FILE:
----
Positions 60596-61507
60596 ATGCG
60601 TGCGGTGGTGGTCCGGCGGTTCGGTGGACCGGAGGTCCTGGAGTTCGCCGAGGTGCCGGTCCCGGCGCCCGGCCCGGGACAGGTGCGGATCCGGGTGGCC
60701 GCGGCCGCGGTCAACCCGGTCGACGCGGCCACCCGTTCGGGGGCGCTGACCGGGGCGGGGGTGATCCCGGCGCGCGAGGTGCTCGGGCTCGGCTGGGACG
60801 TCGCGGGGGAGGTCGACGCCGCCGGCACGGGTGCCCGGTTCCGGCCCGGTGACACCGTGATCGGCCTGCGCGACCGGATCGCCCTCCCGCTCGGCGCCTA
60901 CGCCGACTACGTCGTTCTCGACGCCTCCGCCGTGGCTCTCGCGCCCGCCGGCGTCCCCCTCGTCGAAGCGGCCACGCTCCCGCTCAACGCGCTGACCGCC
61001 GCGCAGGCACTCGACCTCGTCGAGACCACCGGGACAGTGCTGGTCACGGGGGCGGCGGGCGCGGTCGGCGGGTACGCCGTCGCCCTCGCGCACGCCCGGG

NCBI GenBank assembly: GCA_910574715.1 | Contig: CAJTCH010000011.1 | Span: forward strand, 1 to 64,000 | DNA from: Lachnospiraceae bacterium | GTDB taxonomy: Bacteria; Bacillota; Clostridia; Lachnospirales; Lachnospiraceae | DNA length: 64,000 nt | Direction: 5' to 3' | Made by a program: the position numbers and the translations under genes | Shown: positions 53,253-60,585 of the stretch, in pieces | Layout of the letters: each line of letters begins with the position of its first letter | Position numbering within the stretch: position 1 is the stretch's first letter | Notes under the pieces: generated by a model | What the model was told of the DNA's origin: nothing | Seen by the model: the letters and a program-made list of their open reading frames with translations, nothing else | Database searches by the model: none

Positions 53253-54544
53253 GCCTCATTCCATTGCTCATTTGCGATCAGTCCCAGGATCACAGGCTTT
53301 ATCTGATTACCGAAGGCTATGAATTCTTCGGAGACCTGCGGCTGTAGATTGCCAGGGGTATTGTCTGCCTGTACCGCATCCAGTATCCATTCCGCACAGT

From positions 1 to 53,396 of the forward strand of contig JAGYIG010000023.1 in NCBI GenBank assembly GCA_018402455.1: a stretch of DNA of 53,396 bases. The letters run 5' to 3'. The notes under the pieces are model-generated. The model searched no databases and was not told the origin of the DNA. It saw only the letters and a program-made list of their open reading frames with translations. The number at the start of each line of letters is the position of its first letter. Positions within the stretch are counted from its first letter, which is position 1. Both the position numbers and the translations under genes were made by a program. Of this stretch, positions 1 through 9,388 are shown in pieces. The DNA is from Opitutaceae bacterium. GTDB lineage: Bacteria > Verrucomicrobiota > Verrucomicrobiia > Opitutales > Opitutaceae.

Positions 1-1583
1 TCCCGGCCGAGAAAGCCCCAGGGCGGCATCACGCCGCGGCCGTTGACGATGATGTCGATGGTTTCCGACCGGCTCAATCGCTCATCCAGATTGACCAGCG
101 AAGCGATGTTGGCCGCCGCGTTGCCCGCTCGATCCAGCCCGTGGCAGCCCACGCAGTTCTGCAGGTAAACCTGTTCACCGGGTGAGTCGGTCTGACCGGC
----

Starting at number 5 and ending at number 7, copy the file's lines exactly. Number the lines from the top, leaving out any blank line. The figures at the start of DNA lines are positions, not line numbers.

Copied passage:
60801 TCGCGGGGGAGGTCGACGCCGCCGGCACGGGTGCCCGGTTCCGGCCCGGTGACACCGTGATCGGCCTGCGCGACCGGATCGCCCTCCCGCTCGGCGCCTA
60901 CGCCGACTACGTCGTTCTCGACGCCTCCGCCGTGGCTCTCGCGCCCGCCGGCGTCCCCCTCGTCGAAGCGGCCACGCTCCCGCTCAACGCGCTGACCGCC
61001 GCGCAGGCACTCGACCTCGTCGAGACCACCGGGACAGTGCTGGTCACGGGGGCGGCGGGCGCGGTCGGCGGGTACGCCGTCGCCCTCGCGCACGCCCGGG